19 September 2014

Political Definitions #nlpoli

Political conservatives like to talk about how government ought to be run like a business.  They talk about it so much that it’s odd, then, that they never actually do it.

Part of it has to do with language. They use words that appear to mean the same thing when, in fact, they actually have two distinctly different meanings.

Danny Williams is a good example of how that peculiar breed of politician.  The Old Man talks about the public money his buddies on city council gave to his hockey team as an investment. As a businessman, though, Williams means something different when he talks about investing his own money.

18 September 2014

No-brainer #nlpoli

Perhaps it is just Danny Williams’ ingratitude that pisses people off.

The multi-millionaire hockey team owner just got a massive subsidy from the taxpayers of St. John’s so that he won’t suffer any lost revenue.  It should be a no-brainer for the guy to say thanks to the people who have made him wealthy for the cash Williams’ buddies on city council handed him this week.

A simple “thank you” wouldn’t have hurt him.

it was a no-brainer.

But no. 

Instead, Ole Twitchy called the media together on Wednesday to whine, moan, bitch, and complain about those who don’t like giving tax dollars to people like Williams who don’t need it.

What a douche.

17 September 2014

No more give-aways #nlpoli

Danny Williams is one of the richest people in Newfoundland and Labrador.  He is a multi-millionaire who owns a successful hockey franchise in St. John’s.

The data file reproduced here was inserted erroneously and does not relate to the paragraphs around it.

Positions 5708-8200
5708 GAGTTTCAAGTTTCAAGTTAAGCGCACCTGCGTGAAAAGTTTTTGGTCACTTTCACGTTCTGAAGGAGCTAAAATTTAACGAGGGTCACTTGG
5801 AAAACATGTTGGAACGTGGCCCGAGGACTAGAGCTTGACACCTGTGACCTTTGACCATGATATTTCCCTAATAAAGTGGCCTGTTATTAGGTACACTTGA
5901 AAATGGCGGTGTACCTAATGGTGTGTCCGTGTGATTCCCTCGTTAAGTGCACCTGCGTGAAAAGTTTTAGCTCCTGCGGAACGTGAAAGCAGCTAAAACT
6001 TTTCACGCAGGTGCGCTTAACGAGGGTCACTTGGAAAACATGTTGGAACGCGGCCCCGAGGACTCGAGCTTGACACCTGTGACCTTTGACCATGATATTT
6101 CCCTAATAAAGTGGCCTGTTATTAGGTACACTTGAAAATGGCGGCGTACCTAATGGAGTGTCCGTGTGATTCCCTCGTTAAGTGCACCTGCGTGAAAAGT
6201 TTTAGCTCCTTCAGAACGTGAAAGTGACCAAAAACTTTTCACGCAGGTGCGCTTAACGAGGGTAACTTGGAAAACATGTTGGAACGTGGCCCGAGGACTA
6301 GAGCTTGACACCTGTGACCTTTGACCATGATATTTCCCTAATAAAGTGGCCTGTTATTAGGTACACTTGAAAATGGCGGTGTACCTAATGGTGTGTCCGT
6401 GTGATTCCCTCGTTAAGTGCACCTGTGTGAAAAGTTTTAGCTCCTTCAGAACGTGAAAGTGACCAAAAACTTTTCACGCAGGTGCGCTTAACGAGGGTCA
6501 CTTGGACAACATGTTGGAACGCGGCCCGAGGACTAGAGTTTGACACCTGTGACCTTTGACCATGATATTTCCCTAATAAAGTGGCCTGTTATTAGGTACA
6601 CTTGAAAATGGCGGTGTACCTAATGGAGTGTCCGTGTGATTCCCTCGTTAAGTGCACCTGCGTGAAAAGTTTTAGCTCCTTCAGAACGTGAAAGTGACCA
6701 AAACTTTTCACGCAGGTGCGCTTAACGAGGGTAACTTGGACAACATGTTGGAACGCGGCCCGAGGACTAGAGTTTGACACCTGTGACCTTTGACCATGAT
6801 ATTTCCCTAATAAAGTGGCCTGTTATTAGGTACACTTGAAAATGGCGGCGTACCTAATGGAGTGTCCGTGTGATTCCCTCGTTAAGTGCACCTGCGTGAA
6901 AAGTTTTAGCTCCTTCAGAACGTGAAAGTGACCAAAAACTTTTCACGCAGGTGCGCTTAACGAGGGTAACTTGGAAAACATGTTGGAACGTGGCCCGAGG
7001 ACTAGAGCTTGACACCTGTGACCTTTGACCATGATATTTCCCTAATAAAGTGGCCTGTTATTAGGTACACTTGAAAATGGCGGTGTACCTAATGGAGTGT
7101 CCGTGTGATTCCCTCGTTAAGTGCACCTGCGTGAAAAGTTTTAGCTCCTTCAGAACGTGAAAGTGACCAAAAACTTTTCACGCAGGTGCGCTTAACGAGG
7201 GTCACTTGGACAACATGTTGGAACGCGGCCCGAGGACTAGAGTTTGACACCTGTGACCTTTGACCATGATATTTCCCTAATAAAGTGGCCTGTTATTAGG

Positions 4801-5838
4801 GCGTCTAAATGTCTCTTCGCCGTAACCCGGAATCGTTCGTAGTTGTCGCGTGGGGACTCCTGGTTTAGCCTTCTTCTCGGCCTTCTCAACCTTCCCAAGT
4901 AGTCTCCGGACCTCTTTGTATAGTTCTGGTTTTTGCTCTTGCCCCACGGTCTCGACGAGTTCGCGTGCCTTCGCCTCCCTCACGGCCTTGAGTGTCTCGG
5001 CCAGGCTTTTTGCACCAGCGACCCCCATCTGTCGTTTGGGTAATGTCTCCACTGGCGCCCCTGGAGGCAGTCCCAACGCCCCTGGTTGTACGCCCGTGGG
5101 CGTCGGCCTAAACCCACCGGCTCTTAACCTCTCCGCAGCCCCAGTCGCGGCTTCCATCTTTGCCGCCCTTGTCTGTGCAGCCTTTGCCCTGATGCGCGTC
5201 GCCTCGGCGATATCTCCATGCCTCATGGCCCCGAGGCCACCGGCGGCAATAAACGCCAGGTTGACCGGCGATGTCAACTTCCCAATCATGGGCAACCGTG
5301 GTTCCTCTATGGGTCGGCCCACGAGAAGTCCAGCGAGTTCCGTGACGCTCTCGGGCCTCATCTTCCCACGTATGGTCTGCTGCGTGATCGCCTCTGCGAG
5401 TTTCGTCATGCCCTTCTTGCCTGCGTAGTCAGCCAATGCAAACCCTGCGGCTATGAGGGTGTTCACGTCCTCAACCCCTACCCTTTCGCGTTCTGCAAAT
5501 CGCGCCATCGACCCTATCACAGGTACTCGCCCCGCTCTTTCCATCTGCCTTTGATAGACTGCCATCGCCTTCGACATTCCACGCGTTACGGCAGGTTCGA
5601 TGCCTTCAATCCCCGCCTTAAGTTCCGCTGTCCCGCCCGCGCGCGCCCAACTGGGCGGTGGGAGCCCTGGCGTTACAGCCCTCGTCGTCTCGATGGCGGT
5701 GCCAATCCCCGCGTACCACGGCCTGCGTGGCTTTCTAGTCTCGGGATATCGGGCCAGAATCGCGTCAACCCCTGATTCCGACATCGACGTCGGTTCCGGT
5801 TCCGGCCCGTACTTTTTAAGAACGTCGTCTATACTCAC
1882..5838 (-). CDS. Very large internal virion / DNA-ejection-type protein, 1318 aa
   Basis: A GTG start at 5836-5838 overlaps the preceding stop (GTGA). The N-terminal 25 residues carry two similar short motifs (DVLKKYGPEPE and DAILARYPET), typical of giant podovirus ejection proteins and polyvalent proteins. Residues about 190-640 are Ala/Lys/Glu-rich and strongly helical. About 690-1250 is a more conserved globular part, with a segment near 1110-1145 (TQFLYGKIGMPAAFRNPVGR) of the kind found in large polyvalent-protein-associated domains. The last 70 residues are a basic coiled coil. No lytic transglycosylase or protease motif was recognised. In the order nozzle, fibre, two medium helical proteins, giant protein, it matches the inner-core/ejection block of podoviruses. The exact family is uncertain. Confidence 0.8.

Danny Williams makes a lot of money from the St. John’s IceCaps,  If he didn’t,  Danny wouldn’t be in the hockey game.

Good for Danny Williams. If his business is profitable,  then Williams’ business is good for the city and good for the province.  That’s the way free enterprise works. 

16 September 2014

The Ins and Outs of Newfoundland Politics #nlpoli

Ralph Champneys Williams was a career British public servant who came to Newfoundland as the Governor at the tail end of one of the greatest periods of political turmoil in the country’s history.

Sir Robert Bond went to the polls in the 1908 at the head of the Liberal to face his rival Sir Edward Morris, the Leader of the Opposition and head of a coalition of Conservatives and some others under the name of The People’s Party.

The result was a tied election.  Unable to form an administration that could survive the election of a speaker.  Bond went to the Governor to advise him to issue a writ for a new election.  The Governor – Sir Williams MacGregor – refused to issue the writ and instead called on Morris to form an administration.  He was in the same position, of course, and, when the House could not elect a Speaker,  MacGregor dissolved the House on Morris’ advice.  Morris went to the polls as Prime Minister and won a majority.

Williams arrived in Newfoundland in the wake of two years of political upheaval.  He found himself in a place that was likely very strange to him.

15 September 2014

Insider baseball, again #nlpoli

Paul Davis delivered one of the shortest victory speeches Saturday night of any person elected to lead a party in power.

Davis said very little but what he said might reveal much:

This weekend we started down a path, a path to rebuild the PC Party of Newfoundland and Labrador, and I ask all of you to work with us as we work together and continue on that path to rebuild our party for the future and prepare for 2015. [via The Telegram]

Davis wasn’t alone in saying that. Rebuilding the party in order to defeat the Liberals was a common theme.

After a while, though, it seemed a bit…well… odd.  After all, Davis was the leader of the party in power, with a majority of seats in the legislature.  Sure, the party is in second place in the opinion polls but that’s not the same as the result of an actual election.

14 September 2014

Premier Paul Davis #nlpoli